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The ‘obligations’ of older workers – if they want to stay working for longer

by on August 28, 2014

Here’s an interesting piece on the Business Life website that includes the suggestion that older workers have certain obligations if they wish to remain employed in later life. It argues that older workers fill a real skills / labour shortage – rather than ‘stealing’ jobs from the young – but that they need to pay attention to what the labour market requires.

It cites the MD of an executive recruitment firm as saying: “The mistake senior people make is to talk all the time and not listen. I’ve seen a number of very capable people get turned down because a panel found them to be cocky and act as if they knew everything. Employers couldn’t see them fitting in with their culture.’

Another contributor, a Chairman of a consulting and technology company, is quoted as saying that older workers need to honour their obligations to develop ‘personal communication skills, the ability to work in a multi-aged team, and [to be] a lifetime learner who actually likes gaining knowledge’.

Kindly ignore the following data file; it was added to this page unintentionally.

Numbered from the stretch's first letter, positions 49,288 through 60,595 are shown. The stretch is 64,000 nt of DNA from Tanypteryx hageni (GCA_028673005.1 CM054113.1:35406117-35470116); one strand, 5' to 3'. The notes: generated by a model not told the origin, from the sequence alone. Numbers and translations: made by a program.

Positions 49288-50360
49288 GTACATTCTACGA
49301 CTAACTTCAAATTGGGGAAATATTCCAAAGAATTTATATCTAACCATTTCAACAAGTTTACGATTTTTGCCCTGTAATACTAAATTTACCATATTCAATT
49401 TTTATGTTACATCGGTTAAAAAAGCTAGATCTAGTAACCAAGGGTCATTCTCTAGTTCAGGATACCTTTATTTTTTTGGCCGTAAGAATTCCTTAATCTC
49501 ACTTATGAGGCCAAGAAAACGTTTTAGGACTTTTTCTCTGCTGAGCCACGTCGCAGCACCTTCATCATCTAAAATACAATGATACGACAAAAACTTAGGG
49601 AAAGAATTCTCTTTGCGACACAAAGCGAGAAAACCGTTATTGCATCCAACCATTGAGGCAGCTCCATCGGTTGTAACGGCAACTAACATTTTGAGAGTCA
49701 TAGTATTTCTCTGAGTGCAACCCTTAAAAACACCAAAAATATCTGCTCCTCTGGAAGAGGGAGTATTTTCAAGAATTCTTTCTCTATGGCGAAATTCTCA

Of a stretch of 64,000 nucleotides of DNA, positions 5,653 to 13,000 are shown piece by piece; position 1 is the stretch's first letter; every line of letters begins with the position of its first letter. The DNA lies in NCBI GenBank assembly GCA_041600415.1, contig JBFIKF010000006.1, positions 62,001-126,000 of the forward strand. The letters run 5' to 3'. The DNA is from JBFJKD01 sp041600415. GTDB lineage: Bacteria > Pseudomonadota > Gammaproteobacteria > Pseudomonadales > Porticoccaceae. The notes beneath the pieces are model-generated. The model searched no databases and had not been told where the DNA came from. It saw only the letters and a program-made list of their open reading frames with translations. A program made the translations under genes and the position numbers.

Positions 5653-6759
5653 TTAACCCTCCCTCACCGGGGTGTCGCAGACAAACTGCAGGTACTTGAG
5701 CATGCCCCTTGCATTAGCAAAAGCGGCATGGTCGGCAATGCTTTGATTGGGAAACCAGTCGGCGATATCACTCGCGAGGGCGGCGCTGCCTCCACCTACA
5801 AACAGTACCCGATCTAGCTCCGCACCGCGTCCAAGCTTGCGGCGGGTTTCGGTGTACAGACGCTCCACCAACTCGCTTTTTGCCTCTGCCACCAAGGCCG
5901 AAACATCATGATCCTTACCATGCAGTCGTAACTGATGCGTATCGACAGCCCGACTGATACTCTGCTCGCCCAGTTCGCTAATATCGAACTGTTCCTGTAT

I think what’s interesting in this piece is that it begins to qualify and go beyond some of the so-called positive stereotypes of older workers (which, we have argued, can be as damaging as negative stereotypes in their capacity to limit employment opportunities). Indeed, could it be that some of the quoted behaviours (being cocky and acting as if they knew everything’) be an unconscious reflection of needing to fulfil the stereotype of being wise and experienced?

Finally, I would also say that these ‘obligations’ could usefully extend to people of all ages who are in work or seeking jobs.


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